6. Earlier the pre and post matric students were getting Scholarship between February and April. After the introduction of e-governance package in Collectorate scholarship section, the task could be accomplished within one week after receipt of fund allocation from Government. That means, the students could get the Scholarship assistance well before August every year. Thanks to the fully automated paperless scholarship admin software.
7. RTO: Online processing of applications for issue of learners license and permanent driving licence and online registration of new vehicles was introduced to weed away corruption. It was found that the RTO was accepting applications only through touts. They were caught red handed by the District Collector himself. This was immediately followed by the online RTO software. The software had been made to issue the date for test driving on its own thus removing the touts in toto. This service was priced at Rs.5 for each transaction to keep the infrastructure going for long.
8. Rural Development: The family oriented rural development schemes which concentrated the poor among the villages and the SC/ST people had no transparent elements. This had resulted in delay and corruption. The Indira Awaas Yojana (IAY) which offers free grant for construction of rural house had been fully automated, right from the receipt of application stage. Similarly, the credit cum subsidy scheme aimed at providing self employment opportunity to the rural masses was fully automated at the DRDA and Block level with vertical linkages.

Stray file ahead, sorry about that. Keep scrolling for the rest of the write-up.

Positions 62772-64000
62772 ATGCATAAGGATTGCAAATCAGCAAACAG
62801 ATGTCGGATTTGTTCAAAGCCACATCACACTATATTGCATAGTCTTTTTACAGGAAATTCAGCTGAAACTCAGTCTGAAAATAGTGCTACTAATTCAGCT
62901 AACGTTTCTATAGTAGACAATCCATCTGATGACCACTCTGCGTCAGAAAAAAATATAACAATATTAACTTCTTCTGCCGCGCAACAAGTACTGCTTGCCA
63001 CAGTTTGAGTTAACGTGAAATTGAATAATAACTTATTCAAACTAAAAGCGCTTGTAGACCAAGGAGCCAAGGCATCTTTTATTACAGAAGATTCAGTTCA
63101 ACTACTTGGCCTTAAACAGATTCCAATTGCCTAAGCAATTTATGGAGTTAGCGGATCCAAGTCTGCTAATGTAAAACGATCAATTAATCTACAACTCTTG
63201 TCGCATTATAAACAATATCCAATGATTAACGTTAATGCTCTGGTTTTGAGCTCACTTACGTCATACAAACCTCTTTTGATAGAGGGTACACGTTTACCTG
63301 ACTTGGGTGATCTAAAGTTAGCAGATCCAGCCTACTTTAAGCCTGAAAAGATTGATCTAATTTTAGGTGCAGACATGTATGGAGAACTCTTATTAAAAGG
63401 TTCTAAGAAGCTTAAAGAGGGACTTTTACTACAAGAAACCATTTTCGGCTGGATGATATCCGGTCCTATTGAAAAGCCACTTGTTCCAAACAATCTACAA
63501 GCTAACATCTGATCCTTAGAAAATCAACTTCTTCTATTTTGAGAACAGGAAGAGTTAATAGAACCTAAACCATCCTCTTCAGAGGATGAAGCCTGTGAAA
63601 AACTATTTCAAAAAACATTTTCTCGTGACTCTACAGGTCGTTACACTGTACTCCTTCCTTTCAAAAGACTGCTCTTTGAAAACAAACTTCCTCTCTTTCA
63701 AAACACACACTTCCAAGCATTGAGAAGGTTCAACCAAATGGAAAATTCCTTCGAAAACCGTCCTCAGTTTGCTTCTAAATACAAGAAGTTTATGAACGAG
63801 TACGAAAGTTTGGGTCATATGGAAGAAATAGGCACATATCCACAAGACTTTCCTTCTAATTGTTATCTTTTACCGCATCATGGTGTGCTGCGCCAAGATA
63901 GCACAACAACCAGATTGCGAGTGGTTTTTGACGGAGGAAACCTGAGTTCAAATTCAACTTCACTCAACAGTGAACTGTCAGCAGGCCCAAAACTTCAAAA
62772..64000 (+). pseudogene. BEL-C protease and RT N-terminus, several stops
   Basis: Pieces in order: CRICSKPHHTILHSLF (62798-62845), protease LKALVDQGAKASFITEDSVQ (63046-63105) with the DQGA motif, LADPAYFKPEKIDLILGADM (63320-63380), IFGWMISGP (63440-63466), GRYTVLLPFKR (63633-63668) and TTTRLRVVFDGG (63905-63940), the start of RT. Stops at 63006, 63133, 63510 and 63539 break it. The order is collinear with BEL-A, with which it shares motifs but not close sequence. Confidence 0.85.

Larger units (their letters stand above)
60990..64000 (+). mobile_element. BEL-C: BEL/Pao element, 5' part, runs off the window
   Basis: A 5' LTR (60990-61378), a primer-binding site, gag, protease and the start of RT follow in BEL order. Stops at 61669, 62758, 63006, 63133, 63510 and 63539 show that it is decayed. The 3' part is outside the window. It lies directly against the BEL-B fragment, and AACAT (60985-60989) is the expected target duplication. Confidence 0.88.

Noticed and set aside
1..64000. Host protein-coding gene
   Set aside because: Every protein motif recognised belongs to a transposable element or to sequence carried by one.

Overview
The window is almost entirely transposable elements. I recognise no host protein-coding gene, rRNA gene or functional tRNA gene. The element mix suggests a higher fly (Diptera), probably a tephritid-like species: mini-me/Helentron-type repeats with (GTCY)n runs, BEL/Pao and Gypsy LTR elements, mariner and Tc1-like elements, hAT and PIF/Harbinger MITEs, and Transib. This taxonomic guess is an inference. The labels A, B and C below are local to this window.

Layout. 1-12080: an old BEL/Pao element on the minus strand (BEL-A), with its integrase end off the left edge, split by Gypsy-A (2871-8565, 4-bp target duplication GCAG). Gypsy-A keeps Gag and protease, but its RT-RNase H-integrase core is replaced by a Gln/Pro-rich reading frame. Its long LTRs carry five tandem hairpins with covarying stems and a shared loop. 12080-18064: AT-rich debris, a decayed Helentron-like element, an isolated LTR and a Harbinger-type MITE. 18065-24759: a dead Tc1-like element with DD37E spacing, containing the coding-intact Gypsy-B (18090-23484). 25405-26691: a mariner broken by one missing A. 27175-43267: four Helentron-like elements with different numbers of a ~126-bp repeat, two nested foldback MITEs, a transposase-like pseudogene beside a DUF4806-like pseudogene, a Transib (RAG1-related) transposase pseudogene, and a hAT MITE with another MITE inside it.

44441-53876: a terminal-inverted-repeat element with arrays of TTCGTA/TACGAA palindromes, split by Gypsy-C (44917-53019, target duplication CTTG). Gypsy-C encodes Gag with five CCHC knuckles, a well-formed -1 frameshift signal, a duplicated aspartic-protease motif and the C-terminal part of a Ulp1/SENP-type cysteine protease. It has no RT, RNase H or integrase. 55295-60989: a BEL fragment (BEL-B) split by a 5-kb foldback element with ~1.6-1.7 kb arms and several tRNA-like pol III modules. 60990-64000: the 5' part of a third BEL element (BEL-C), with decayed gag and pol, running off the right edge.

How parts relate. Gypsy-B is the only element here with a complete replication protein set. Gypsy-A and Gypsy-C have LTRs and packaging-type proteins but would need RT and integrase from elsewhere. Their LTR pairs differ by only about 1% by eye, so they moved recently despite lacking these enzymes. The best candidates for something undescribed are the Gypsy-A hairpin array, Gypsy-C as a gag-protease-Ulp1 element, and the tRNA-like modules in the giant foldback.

9. In addition to the above, the entire scheme and financial accounting areas of rural development department were fully automated. The noon meal centres got their monthly ration allocation in time. The staff associated with rural development department got their salary, increment etc on time, thanks to the office manager software. The supervising officials and people’s representatives could monitor the financial and physical progress of each work from various locations, thus providing transparency to the whole system.
10. At Koradachery Town Panchayat office, the citizens could transact their entire requirement online. This includes property tax assessment, water tax assessment and payment of utility bills.
11. In 55 fair price shops where the optical mark read based automation was commissioned, the citizens could get their ration without any let up.
12. The policemen in Tiruvarur district started getting his salary and other emoluments without delay as the customized office manager software enabled their entire HR operations online.